The “official” Nick Meglin obituary:
Nick Meglin was an American writer, humorist, and artist. He was known for his work as a contributor, comics writer, illustrator and editor for the satirical magazine Mad. He also scripted Superfan, a 1970s comic strip by Jack Davis. He was active as a lyricist of musical theatre and had columns in various specialized magazines about culture and sports.
Mr. Meglin spent most of his career at MAD Magazine, on whose editorial staff he worked for 48 years. His progress can be observed by studying the magazine’s masthead, which moved him from “Ideas” to “War Correspondent” (during an army stint) to “Editorial Associate” to “Associate Editor” to “Editor,” a position which he held for 20 years. His business cards used to identify him as Mad’s Tennis Editor. After retiring from that job in 2004, Meglin was listed as a Contributing Editor. Although he had fewer than ten official bylines in 48 years, Meglin was a major behind-the-scenes contributor to the satirical magazine’s contents and direction.
In addition to his work on Mad, Meglin wrote for the musical theater. He wrote book and lyrics for Tim and Scrooge, a musical sequel to A Christmas Carol with music by Neil Berg. He also collaborated with Berg and librettist Dan Remmes on a musical version of the film Grumpy Old Men. Mr. Meglin was also an art instructor at the School of Visual Arts in New York City; his books include The Art of Humorous Illustration and Drawing from Within.
Later in his life, Meglin moved to Durham, North Carolina, where he taught illustration.he will greatly missed by his family and friends.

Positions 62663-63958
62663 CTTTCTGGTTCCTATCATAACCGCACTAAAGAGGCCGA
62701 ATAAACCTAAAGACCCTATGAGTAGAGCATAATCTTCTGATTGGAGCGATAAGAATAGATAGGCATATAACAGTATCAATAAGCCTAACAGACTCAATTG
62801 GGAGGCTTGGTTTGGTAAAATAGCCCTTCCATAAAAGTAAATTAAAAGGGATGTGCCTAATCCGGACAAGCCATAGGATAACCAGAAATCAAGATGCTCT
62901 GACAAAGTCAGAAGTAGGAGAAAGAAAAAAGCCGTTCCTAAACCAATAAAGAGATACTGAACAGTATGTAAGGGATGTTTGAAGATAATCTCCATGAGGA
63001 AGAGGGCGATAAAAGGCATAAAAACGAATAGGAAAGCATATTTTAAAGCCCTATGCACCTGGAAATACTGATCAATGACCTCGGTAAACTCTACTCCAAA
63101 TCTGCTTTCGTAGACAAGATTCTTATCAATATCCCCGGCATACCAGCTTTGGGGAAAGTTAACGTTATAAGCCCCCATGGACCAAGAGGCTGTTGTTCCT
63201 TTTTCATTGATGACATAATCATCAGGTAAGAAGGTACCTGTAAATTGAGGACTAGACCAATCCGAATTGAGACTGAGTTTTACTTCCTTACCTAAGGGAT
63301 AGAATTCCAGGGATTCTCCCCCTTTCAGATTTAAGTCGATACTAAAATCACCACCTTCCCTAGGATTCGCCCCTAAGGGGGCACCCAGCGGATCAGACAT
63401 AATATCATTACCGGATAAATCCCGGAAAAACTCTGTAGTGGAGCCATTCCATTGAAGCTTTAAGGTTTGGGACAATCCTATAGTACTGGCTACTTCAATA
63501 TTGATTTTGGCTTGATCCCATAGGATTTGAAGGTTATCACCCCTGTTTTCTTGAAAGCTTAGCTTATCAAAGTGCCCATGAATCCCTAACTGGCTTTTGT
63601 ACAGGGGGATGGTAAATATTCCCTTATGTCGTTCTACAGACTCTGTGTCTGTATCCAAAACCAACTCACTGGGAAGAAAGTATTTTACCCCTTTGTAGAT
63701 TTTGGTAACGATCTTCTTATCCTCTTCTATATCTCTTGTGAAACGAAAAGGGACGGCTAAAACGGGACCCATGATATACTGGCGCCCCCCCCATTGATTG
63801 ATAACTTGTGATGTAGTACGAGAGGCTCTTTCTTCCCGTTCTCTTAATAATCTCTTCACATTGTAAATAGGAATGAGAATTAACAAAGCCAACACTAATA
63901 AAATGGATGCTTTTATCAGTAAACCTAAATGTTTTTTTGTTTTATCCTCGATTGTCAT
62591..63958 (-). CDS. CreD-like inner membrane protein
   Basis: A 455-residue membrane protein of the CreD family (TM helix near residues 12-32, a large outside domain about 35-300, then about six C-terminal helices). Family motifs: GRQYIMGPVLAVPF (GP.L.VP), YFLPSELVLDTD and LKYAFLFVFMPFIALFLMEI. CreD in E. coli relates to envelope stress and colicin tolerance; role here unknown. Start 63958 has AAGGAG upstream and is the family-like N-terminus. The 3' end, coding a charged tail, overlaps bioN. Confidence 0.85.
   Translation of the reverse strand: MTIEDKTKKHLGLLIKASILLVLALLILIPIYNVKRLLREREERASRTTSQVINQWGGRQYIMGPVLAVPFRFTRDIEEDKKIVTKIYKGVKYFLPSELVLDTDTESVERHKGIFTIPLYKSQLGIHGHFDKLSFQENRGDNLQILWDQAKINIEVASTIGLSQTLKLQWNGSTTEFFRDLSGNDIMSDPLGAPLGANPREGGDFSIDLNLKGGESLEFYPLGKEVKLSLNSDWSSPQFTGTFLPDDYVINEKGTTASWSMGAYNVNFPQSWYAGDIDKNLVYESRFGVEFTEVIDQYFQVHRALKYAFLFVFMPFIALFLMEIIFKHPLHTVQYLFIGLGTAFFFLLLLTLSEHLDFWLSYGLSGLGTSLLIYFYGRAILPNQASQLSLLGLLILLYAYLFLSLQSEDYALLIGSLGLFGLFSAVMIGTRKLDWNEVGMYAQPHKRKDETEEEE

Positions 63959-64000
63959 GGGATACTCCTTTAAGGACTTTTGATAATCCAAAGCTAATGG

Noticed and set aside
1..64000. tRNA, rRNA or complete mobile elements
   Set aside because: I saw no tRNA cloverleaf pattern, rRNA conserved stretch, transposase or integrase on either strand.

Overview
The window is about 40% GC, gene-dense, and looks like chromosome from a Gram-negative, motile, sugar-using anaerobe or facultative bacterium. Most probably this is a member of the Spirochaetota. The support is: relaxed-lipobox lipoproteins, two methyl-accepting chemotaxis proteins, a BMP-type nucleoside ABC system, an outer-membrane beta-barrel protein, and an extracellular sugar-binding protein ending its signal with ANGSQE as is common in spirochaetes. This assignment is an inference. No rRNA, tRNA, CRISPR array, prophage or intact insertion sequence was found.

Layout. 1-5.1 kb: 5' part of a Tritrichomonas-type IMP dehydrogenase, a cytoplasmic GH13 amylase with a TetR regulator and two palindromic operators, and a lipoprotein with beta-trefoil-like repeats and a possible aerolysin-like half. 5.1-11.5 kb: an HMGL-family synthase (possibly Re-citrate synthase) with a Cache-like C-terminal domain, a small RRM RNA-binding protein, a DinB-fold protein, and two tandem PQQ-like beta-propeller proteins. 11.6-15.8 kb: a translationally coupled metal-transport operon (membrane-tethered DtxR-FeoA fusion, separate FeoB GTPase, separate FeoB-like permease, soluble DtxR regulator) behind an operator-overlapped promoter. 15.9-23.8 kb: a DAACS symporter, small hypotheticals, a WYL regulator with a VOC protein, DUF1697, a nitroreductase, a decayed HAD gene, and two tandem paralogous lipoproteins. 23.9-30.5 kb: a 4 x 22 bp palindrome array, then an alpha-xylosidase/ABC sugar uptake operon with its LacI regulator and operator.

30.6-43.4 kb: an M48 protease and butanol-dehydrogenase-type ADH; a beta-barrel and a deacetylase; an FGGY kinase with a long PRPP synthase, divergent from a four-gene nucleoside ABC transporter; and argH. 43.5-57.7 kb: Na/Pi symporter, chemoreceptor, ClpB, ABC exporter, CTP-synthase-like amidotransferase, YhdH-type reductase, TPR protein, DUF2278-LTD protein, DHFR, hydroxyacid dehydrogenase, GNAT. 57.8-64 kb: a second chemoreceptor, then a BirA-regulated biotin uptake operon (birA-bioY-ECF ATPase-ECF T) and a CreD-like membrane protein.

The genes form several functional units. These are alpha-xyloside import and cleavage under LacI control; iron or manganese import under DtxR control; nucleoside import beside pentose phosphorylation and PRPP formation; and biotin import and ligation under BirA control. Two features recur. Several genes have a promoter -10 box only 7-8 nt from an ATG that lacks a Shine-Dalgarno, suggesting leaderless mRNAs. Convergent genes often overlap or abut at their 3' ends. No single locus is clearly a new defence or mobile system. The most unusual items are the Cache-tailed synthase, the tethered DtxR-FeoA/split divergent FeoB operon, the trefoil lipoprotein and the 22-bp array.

The Raleigh News & Observer paid tribute to Nick and also reran a 2012 interview.
Q: What part of editing MAD did you like best?
A: Seeing a film with one of our writers and laughing at all the wrong parts. There’d be a scene where the rest of the audience might even be crying, and we’re cracking up because we’re already thinking of gags we’re gonna do. For example, Demi Moore got breast implants and she was very proud of them, showing them off constantly. Then she did this movie where she became a Navy SEAL, and during the training they’d toss them out of helicopters to see if they’d survive in the water. And of course, I was immediately going: “Is that too tough? Nah, she can float for a week with all that silicone.” Those are the kind of gags that come to you immediately.
Meglin is often credited as the unsung creative soul of the publication. He wrote scripts, ideas and humorous verses for countless comics and magazine covers. The man kept an eye on the lay-out and functioned as a talent scout and mentor for several of their cartoonists and writers.